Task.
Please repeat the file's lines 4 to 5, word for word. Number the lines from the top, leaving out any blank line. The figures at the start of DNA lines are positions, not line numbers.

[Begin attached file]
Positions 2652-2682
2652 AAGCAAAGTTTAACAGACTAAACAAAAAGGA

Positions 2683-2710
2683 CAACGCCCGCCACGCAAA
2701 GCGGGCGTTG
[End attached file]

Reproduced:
2683 CAACGCCCGCCACGCAAA
2701 GCGGGCGTTG